Cloves – What Are They All About?

By David Hugonin

Botanical Name:- Syzygium aromaticum Synonyms:- Eugenia aromaticum or Eugenia caryophyllata

Cloves are the aromatic dried flower buds of a tree in the family Myrtaceae.The tree is native to Indonesia and used as a spice in cuisine all over the world. The name derives from French “clou”, a nail, purely because the buds vaguely resemble small irregular nails in shape. Cloves are harvested primarily in Zanzibar, Indonesia and Madagascar nowdays but they are also grown in India, and Sri Lanka.

The clove tree is an evergreen which grows to a height ranging from 10-20 m, having large oval leaves and crimson flowers in numerous groups of terminal clusters. The flower buds are a pale colour at first and then gradually become green, after which they develop into a bright red, when they are ready for collecting. Cloves are harvested when 1.5 to 2 cm long, and consist of a long calyx, terminating in four spreading sepals, and four unopened petals which form a small ball in the centre; the familiar shape of the whole clove.

Cloves can be used in cooking either in their whole or in their ground form, but as they are extremely strong they are used very sparingly. The spice is used throughout Europe, The Americas and Asia and is also smoked in a type of cigarette locally known as kretek in Indonesia and in occasional coffee bars in the West, mixed with other aromatics to create spliffs (joints).

Cloves are also an important incense material in Chinese and Japanese culture. Clove essential oil is used in aromatherapy and oil of cloves is widely used to treat toothache in dental emergencies as it numbs the area of pain.

Cloves have historically been used in Indian cuisine (both North Indian and South Indian). In the north indian cuisine, it is used in almost every sauce or side dish made, mostly by grinding it up along with other spices. They are also a key ingredient in traditional spiced chai tea, the sickly sweet, mostly made from buffalo milk, tea, so popular in India, along with green cardamoms and a host of other spices. In south indian cuisine, Cloves find extensive use in the biryani dish (similar to the pilaf, but with the addition of local spice taste), and is normally added whole to enhance the presentation and flavour of the rice.

Along with the recreational and culinary uses of cloves, they are also said to be a natural anthelmintic.

HISTORY

Until modern times, cloves grew only on a few of the islands in the Maluku archepelago (historically called the Spice Islands), including Bacan, Makian, Moti, Ternate, and Tidore. Nevertheless, they found their way west to the Middle East and Europe well before the time of Christ. Archaeologists have found cloves within a ceramic vessel in Syria along with evidence dating the find to within a few years of 1721 BC.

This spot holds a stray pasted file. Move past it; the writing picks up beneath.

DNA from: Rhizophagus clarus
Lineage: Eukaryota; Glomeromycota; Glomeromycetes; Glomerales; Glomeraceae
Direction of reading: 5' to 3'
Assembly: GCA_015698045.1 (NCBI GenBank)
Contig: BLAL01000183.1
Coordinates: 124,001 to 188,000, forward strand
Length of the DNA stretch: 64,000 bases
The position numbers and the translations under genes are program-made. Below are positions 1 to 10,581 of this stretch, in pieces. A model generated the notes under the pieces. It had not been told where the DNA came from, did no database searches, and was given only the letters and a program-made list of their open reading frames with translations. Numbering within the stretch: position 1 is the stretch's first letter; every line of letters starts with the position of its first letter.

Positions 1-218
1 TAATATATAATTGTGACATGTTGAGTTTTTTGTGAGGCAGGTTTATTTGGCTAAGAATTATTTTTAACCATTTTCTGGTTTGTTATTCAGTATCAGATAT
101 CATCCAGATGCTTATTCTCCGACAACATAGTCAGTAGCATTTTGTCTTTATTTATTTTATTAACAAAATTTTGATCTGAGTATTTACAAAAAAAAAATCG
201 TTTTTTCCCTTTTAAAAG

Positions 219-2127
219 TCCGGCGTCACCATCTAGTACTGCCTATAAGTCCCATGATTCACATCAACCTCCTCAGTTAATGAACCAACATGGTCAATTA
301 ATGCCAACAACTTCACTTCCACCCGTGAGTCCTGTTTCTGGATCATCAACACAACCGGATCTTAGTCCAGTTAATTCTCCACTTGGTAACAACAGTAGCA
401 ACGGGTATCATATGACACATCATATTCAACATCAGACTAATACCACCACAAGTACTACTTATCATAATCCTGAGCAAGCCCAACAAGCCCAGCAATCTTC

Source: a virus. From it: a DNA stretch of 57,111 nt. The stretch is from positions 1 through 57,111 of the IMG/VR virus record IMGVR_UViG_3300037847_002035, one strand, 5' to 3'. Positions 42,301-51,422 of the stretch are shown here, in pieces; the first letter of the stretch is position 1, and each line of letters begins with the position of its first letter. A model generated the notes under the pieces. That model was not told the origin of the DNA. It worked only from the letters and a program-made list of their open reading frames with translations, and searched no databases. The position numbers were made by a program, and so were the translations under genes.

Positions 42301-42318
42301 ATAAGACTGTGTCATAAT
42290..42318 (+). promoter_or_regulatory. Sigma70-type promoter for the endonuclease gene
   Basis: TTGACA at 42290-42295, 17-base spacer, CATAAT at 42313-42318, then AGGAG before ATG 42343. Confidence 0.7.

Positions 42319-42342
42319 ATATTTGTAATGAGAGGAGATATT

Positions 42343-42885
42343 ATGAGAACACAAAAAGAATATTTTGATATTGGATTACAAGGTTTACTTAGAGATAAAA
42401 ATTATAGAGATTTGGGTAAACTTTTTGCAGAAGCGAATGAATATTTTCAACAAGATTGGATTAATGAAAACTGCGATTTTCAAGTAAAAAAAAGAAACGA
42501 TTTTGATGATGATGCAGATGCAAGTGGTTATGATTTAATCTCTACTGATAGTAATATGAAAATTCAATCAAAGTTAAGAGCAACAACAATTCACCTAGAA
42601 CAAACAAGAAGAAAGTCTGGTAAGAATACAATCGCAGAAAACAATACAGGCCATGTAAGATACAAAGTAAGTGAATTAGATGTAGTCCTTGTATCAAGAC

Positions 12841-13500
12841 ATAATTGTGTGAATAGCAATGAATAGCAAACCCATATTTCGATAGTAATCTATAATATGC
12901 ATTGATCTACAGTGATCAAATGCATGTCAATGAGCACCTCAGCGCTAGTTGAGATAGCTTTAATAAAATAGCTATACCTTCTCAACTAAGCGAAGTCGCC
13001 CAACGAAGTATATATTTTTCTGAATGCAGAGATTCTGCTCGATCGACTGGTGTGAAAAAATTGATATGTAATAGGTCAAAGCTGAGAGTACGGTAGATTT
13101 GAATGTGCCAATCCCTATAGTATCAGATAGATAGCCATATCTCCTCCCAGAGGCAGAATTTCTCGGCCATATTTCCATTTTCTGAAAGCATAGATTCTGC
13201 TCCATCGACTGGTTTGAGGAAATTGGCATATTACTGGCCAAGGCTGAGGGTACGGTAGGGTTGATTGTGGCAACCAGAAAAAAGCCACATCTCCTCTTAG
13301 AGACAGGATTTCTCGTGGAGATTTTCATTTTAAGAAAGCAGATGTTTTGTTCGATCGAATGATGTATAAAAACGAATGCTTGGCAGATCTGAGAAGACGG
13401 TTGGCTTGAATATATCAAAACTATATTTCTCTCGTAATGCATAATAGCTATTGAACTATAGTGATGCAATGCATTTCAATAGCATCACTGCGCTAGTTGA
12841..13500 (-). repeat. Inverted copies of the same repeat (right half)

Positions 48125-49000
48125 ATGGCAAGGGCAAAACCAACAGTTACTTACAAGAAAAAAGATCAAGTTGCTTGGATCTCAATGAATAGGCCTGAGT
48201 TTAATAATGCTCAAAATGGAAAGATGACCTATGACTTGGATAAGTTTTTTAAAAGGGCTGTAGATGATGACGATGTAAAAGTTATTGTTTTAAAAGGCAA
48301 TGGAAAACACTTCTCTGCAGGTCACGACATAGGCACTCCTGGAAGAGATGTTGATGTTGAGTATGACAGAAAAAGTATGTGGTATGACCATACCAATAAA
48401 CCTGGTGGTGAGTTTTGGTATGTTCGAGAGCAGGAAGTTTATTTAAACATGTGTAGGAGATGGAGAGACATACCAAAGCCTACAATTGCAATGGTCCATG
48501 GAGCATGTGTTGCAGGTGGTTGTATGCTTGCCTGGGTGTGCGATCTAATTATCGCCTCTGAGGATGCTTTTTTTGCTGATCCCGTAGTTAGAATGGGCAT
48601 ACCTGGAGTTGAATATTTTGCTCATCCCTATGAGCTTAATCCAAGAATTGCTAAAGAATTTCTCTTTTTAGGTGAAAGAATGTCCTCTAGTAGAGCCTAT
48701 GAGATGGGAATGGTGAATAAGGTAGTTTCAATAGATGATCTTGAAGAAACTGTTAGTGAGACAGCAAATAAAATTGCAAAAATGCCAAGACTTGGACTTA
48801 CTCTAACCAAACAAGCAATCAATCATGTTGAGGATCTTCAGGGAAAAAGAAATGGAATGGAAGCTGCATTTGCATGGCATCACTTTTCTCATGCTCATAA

In the 4th century BC, Chinese leaders in the Han Dynasty required those who addressed them to chew cloves so as to freshen their breath. Cloves, along with nutmeg and pepper, were highly prized in Roman times, and Pliny the Elder once famously complained that “there is no year in which India does not drain the Roman Empire of fifty million sesterces”. Cloves were traded by Arabs during the Middle Ages in the profitable Indian Ocean trade.

In the late fifteenth century, Portugal took over the Indian Ocean trade, including the trade in cloves and other spices, due to the Treaty of Tordesillas with Spain and a separate treaty with the sultan of Ternate. The Portuguese brought large quantities of cloves to Europe, mainly from the Maluku Islands. Clove was then one of the most valuable spices, a kilogram costing around the same price as 7 grams of gold.

The trade later became dominated by the Dutch in the seventeenth century. With great difficulty the French succeeded in introducing the clove tree into Mauritius in the year 1770; subsequently their cultivation was introduced into Guiana, Brazil, most of the West Indies, and Zanzibar, where the majority of cloves are grown today.

In Britain, in the seventeenth and eighteenth centuries, cloves were worth at least their weight in gold, due to the high price of importing them.

The clove has become a commercial ‘success’, with products such as clove drops being released and enjoyed by die-hard clove fans.

Cloves, a distinctly recognisable fragrance and flavour. www.luminescents.co.uk

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